Not so thin blue line
Council teams up with the police to form new team with powers to tackle antisocial behaviour
AN enforcement team has been created to tackle antisocial behaviour.
The Spelthorne enforcement team will see the council and Surrey police officers working together, using combined powers to provide a quicker, more visible and robust response.
Police and Crime Commissioner Kevin Hurley has been working with the council and police to address concerns that more needs to be done about bad bevaviour, with the new team meeting for the first time on Wednesday last week.
“The public have told me time and again that they want more done about the antisocial behaviour that blights their lives and the communities they live in,” said Mr Hurley.
“We want to get a more visible presence and provide reassurance, and as a symbol of authority on the streets. I’m delighted to be working with the team at Spelthorne Borough Council and Surrey Police to launch this project in a second area, following the success in the borough of Reigate and Banstead.
“As the enforcement team grows, we will be investing in it more, with Runnymede on track to follow suit. Bad people who throw litter on the floor do a lot of other things as well.
“I encourage the public to get in touch with the joint enforcement team if you see antisocial behaviour.
“They exist to make your borough an even better and safer place to live and work.”
The £80,000 funding for the two-year pilot project is being provided by the police commissioner’s office and the council.
Councillor Penny ForbesForsyth, Spelthorne’s cabinet member for community safety, said: “Antisocial behaviour makes people feel unsafe and if we can demonstrate w e can effectively and quickly tackle these issues, we can improve people’s sense of wellbeing. The police haven’t been doing it because of the need to concentrate on more serious levels of crime.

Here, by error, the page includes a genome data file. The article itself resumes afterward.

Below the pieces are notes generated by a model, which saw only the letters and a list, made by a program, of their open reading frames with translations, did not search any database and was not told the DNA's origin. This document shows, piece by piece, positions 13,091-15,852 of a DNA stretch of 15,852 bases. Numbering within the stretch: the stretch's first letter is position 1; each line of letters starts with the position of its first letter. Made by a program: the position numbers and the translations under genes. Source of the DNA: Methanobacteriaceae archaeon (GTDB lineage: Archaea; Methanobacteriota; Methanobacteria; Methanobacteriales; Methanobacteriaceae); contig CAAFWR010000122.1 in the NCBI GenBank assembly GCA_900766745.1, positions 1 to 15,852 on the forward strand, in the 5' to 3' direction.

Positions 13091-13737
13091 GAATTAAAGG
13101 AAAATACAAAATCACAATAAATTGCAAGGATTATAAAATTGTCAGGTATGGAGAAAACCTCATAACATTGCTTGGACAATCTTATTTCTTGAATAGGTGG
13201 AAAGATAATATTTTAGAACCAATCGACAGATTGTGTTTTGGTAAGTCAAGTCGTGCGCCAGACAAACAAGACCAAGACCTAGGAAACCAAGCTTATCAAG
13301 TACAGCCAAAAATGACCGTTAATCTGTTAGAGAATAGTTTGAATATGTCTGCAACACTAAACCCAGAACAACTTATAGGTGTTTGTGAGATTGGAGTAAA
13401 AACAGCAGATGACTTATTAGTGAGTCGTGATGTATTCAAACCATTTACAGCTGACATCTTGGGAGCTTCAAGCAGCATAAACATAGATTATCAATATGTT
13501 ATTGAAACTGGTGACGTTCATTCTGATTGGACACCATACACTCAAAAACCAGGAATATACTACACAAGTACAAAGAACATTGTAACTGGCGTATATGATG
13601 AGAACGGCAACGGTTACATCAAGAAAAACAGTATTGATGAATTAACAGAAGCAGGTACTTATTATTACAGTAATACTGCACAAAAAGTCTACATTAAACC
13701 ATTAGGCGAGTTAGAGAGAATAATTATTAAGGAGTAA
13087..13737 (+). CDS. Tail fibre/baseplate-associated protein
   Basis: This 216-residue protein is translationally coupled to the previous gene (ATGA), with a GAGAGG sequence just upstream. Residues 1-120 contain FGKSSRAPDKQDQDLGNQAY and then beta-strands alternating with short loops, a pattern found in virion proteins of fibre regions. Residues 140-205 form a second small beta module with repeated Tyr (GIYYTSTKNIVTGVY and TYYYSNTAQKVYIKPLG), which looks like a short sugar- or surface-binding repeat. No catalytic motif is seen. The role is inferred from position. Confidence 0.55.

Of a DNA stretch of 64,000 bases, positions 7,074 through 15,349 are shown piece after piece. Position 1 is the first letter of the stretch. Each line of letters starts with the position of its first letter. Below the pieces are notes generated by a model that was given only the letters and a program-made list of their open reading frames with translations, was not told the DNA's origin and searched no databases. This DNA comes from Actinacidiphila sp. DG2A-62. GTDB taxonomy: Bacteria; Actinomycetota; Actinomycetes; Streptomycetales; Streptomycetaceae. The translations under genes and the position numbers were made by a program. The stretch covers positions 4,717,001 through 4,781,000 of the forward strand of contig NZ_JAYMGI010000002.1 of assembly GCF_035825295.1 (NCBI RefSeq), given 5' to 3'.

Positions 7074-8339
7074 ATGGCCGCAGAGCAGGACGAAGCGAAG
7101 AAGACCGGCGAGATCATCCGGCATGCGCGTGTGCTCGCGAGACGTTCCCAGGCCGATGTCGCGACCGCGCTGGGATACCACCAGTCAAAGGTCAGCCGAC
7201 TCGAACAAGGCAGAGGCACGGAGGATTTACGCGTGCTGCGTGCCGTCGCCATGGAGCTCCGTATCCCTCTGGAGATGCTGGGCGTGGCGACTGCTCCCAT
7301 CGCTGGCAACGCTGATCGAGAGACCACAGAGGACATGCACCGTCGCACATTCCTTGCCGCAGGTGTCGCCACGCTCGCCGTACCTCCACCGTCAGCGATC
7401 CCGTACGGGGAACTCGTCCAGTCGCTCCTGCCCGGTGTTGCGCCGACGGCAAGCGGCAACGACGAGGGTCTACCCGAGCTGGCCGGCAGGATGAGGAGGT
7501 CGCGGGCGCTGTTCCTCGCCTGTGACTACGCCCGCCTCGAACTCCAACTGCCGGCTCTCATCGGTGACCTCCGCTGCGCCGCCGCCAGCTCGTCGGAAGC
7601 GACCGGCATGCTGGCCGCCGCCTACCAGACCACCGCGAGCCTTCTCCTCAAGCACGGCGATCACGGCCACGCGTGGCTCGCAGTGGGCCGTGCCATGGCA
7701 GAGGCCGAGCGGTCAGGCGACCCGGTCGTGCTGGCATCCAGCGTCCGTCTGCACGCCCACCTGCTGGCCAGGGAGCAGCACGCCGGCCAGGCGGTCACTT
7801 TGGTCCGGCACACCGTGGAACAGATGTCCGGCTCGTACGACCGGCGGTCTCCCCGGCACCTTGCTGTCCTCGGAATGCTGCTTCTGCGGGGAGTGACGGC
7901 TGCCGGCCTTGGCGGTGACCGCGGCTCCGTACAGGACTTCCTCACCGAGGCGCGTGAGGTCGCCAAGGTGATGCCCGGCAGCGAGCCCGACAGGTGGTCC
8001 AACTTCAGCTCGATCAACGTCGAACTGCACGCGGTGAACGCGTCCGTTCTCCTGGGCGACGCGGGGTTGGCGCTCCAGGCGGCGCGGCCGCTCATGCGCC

“This pilot is designed to make people feel safer and demonstrate that we are not prepared to tolerate actions which, although often described as low-level crime, have an extremely negative effect on the community.”
The joint enforcement team will tackle a range of problems, including abandoned and untaxed vehicles, dog fouling, fly-posting and fly-tipping and graffiti.
The council’s section has been given additional powers and training, along with high-vis uniforms.
Spelthorne Neighbourhood Inspector Ian St John said the partnership will cement relations between the council and the police.
“Working together means we can tackle more effectively those that blight our communities,” he said.
Front, from left: Enforcement officers Dharmesh Kothari and Kishor Goyaniand with Jackie Taylor, head of streetscene at Spelthorne. Back from left: Cllr Robert Watts (leader of Spelthorne Council), Steve Connor Spelthorne’s neighbourhood manager, Cllr Penny Forbes-Forsyth, Inspector Ian St John and crime
commissioner Kevin Hurley.